My Father's Wives

by Jose-Eduardo Agualusa

Other authorsDaniel Hahn (Translator)
Paperback, 2010





Arcadia Books (2010), 364 pages


A novel about women, music and magic. These pages herald the rebirth of Africa, a continent afflicted by terrible problems but blessed with a talent for music, by the ever-renewed strength of its women and the secret power of ancient gods.

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At her mother's deathbed, Laurentina finds out that she is not her parents' child. In the maternity hospital in Mozambique, her mother gave birth to a stillborn baby, and then adopted the child of the unmarried woman who gave birth in the next room. Her father was a mulatto Angolan musician named Faustino Manso.

Laurentina promptly takes off for Angola to trace her roots, taking her boyfriend Mandume (born to Angolan parents but identifying as Portuguese). She arrives just in time for Faustino's funeral, but there she is able to meet her extended family, including Bartolomeu, a writer and filmmaker who is so light-skinned that his ID card classes him as 'white', although his full brother is classified 'black'. Bartolomeu persuades her to travel with him and make a documentary of Faustino's life, interviewing his friends, the musicians who played with him, and above all his seven wives and eighteen children, in various cities across southern Africa.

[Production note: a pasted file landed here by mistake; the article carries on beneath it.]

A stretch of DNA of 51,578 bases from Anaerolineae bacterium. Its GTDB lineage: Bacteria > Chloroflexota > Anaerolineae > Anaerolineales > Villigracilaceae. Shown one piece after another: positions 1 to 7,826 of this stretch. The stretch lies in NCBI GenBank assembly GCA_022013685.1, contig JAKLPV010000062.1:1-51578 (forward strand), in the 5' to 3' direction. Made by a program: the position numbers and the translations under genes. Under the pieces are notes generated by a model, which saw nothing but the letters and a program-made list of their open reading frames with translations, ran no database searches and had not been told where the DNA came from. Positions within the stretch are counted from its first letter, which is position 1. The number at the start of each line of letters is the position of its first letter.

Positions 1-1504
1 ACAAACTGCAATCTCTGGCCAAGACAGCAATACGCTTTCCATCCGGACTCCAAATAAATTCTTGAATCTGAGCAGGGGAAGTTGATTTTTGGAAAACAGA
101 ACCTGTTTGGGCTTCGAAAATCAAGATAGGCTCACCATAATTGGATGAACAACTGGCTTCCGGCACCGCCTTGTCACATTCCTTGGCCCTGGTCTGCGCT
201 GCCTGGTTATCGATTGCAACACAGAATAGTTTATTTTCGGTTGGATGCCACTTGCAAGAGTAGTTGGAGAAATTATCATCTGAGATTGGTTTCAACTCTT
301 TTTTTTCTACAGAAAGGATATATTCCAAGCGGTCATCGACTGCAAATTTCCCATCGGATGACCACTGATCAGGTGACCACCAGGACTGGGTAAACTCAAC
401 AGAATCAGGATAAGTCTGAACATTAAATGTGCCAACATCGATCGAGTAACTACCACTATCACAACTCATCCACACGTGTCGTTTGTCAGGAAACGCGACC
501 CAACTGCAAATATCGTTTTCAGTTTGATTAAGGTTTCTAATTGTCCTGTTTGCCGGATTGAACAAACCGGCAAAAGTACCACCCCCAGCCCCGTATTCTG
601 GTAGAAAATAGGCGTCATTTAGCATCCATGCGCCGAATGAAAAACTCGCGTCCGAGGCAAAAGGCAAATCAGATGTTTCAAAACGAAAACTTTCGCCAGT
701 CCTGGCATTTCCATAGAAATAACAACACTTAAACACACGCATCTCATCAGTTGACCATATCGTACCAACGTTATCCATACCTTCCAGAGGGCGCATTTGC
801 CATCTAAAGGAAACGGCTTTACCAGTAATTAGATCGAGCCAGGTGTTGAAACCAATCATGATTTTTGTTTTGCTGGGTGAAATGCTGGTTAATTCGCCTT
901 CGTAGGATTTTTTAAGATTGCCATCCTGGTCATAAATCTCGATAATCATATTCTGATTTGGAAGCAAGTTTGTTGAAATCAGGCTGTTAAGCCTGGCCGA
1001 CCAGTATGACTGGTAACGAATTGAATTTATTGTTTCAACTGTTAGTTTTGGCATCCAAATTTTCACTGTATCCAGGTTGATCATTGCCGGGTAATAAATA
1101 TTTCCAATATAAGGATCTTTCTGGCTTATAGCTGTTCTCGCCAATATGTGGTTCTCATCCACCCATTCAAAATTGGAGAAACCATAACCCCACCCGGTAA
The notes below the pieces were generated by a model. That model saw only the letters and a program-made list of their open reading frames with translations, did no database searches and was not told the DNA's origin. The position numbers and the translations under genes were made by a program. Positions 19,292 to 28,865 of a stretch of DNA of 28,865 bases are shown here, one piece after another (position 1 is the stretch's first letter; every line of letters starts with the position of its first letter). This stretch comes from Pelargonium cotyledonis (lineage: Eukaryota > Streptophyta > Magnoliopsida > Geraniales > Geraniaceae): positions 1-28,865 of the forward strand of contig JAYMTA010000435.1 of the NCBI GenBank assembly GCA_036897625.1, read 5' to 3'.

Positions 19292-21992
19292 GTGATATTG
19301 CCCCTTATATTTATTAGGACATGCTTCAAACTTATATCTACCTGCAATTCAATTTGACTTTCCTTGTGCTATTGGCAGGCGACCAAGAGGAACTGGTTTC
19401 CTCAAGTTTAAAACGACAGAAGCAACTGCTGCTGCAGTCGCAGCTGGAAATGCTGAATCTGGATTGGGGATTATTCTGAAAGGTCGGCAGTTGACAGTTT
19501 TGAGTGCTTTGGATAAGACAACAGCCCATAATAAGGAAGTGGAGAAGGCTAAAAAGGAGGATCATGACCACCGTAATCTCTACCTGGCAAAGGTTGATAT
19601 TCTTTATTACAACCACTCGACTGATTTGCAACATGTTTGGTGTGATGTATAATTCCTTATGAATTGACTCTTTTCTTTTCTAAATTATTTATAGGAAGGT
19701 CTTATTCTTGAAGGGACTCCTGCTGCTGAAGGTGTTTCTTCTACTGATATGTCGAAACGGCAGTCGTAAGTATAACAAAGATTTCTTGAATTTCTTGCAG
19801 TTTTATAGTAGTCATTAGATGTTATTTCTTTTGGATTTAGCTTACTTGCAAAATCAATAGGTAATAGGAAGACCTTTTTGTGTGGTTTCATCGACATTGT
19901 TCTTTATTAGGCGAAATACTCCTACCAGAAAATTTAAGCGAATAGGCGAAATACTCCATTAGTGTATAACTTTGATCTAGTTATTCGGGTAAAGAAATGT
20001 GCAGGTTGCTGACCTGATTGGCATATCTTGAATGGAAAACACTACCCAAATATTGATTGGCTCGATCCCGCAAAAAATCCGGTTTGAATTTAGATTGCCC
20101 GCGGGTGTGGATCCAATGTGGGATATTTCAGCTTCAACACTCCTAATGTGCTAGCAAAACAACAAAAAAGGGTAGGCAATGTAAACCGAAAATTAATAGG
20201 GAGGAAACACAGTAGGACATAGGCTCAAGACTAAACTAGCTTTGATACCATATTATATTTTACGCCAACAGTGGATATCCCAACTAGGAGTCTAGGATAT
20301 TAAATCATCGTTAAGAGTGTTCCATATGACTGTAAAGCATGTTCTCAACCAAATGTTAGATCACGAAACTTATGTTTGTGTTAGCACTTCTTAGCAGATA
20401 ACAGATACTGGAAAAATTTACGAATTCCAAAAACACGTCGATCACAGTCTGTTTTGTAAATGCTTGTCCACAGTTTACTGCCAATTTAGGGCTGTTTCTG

The story is narrated in turn by different people - Laurentina, Mandume, Bartolomeu, their driver Pouca Sorte (a man with a mysterious past of his own) and an unnamed speaker who is travelling around southern Africa writing Laurentina's story.

You might already be able to tell from this synopsis that one of the themes of this book is identity - how your skin colour, race, places of birth and residence, parentage and family history influence how you see yourself and how others see you. Another is the way that stories are created from different elements of truth (elements from the writer's adventure find their way into Laurentina's).

There are a lot of interesting things in this book relating to the first theme. Unusually, it portrays migration as being something that went in all directions, rather than simply towards Europe. People in this book end up in all sorts of places different from where they started, or perhaps they go one way and then come back another. It's also good on the contingency of identity in different situations. One of the people that Laurentina talks to for the film tells the story of his wife, "a mestiça like him - chose to get herself classified as white and abandoned him with four children in his arms. I was struck by a phrase he used several times: 'after my wife became white'. He'd say it without irony, with the same tone you might use to say, 'after my wife put on weight'. It was just the statement of a fact." Laurentina and Mandume too are challenged in the way they see themselves in the course of their journey, for many different reasons.

The second theme, however, I found less successful. It did fit with the first theme, but the way that it was used made the story feel very fragmentary, and this made it much harder to engage with the story. It's a pity, since there is such a lot of interesting stuff within the narrative. I will keep this book and probably read it again, but I didn't enjoy it in the way that I enjoyed Agualusa's The Book Of Chameleons, which was one of my favourite reads of 2008.
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